Editor's Comments: August 2021

Aug. 11, 2021

Welcome to the August edition of Stormwater magazine. Summer is in full swing up here in the northeast, although you wouldn't know it from the weather. Some parts of New England saw more than a foot of rain in July. In fact, for many local communities, it's been the wettest July on record; and for many others, it's darn close. I'm grateful for the assuredly very busy stormwater folks working hard to monitor, assess and mitigate the impacts.

Stormwater management programs are a critical component of healthy, resilient communities, but they are also complicated. It can be a challenge to develop a program that is effective, compliant with regulations, and affordable. In the feature article on page 10, our own Jeremy Wolfe explores the role of community-based public private partnerships (CBP3) with an in-depth look at Prince George's County, Maryland. Here, the Clean Water Partnership forged new approach to meeting MS4 and TMDL objectives that is serving as a model to other communities across the country.

In our resiliency feature on page 14, author Amanda Kohn writes: "Climate resilient projects that are informed by data-driven analysis and community input will have a far higher chance of success than those that have been planned behind closed doors." Here, she outlines eight simple steps to success that communities can follow — or adapt — to create an environment where decisions around climate change action can be based on science.

Discussion about per- and polyfluoroalkyl substances (PFAS) is dominating the water industry news cycle, and understandably so. In a follow up to a previous article exploring the state of our knowledge about PFAS in stormwater (SW, August 2020), Brandon Steets et al. offer a California-focused update on the regulatory implications of PFAS in stormwater for permitted dischargers under the Clean Water Act. Read more on page 18.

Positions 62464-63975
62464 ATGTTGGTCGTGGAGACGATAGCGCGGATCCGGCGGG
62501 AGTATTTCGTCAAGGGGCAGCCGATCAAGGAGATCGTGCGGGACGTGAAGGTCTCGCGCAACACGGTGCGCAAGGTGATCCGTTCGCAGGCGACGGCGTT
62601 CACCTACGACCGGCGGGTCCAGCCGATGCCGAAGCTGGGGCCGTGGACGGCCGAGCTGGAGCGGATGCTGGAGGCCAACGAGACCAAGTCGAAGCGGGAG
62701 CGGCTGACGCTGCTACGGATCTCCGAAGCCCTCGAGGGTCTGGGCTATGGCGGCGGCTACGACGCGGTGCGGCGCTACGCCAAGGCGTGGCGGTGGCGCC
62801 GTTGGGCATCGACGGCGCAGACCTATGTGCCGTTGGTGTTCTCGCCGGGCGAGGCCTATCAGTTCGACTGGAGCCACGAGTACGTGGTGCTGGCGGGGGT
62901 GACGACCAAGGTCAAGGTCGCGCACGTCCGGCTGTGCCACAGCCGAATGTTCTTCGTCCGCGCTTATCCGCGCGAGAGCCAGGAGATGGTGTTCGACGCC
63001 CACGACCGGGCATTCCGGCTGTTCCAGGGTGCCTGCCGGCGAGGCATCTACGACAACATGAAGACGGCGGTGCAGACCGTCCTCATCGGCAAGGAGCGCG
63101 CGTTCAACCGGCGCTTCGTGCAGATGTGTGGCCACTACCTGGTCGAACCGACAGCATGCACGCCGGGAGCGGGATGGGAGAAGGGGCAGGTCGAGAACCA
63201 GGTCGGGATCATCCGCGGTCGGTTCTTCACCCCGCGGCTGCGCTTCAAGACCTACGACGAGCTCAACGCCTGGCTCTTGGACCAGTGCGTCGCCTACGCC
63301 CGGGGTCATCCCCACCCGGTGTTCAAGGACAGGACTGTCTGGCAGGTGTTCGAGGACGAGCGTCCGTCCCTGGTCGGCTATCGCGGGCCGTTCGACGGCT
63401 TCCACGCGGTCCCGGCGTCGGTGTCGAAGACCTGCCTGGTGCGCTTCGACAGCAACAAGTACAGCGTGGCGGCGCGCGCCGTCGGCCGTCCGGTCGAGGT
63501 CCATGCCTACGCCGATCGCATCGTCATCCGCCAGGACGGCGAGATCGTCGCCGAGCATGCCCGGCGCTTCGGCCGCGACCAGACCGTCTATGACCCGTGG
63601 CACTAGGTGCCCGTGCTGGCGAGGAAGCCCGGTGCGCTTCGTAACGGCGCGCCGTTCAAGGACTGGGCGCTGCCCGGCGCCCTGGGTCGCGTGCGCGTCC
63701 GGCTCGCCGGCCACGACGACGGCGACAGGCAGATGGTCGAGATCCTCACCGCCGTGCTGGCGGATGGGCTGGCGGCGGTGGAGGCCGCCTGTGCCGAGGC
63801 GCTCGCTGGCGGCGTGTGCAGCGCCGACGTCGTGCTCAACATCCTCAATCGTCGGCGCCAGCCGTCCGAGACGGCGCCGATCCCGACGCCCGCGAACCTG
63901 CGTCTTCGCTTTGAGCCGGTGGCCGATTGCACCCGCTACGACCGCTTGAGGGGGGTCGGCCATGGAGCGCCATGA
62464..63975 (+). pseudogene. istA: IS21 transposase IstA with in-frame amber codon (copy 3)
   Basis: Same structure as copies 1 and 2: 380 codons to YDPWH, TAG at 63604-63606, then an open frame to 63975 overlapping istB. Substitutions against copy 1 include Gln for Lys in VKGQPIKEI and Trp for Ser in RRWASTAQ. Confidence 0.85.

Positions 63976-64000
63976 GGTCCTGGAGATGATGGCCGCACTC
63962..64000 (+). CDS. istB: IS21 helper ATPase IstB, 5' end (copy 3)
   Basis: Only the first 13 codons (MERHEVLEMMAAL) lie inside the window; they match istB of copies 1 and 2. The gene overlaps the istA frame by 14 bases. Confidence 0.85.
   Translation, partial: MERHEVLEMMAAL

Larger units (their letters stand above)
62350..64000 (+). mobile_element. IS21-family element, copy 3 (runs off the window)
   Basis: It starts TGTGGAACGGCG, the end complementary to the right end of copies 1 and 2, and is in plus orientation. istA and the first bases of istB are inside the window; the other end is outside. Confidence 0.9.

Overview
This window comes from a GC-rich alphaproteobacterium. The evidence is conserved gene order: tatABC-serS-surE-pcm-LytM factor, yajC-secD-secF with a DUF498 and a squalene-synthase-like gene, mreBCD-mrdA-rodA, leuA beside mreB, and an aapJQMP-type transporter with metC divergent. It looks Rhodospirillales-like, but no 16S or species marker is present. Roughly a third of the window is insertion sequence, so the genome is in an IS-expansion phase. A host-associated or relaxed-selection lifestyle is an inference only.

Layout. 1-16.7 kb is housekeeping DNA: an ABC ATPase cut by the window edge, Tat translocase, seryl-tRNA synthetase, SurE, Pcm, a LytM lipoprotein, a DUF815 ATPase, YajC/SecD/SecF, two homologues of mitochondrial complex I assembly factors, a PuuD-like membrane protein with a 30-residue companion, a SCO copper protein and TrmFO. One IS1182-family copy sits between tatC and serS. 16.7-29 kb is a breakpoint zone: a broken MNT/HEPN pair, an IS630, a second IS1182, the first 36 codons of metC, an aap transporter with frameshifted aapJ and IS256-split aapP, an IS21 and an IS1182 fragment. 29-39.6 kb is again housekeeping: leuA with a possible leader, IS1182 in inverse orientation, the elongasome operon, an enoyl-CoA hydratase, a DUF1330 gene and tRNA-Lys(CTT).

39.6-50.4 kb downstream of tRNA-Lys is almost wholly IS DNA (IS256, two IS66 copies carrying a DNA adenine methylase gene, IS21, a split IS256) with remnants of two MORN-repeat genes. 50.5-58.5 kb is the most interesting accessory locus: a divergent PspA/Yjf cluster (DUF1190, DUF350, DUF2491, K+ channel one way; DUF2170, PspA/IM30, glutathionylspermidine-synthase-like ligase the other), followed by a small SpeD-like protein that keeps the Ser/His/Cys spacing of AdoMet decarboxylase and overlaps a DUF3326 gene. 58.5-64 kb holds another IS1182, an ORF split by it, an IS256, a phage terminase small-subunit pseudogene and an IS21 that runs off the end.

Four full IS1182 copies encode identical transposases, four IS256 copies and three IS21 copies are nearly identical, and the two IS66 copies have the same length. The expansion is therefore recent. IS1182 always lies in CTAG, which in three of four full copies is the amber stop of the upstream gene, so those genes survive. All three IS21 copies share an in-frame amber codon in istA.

Pests and invasive vegetation — the bane of many a stormwater professional's existence, am I right? In this edition, Roger Dickens offers some helpful tips for evaluating aquatic vegetation and pest management needs. He reminds us to assess, anticipate and assemble. Turn to page 22 to read more.

In this issue, we are excited to share two project profiles with you. On page 24, read about how the Porter Ranch community is using an engineering grade of thermoplastic pipe for stormwater drainage. On page 26, learn how the fast-growing community of Coeur d'Alene is reducing the volume of untreated stormwater entering its waterways with an award-winning program.

One final note: StormCon is just around the corner! We at Stormwater magazine are proud to be the official supporting publication of this time-honored event, now in its 20th year. We hope you'll join us in Milwaukee in September. Turn to page 30 for a sneak preview of what's in store! SW

Published in Stormwater magazine, August 2021.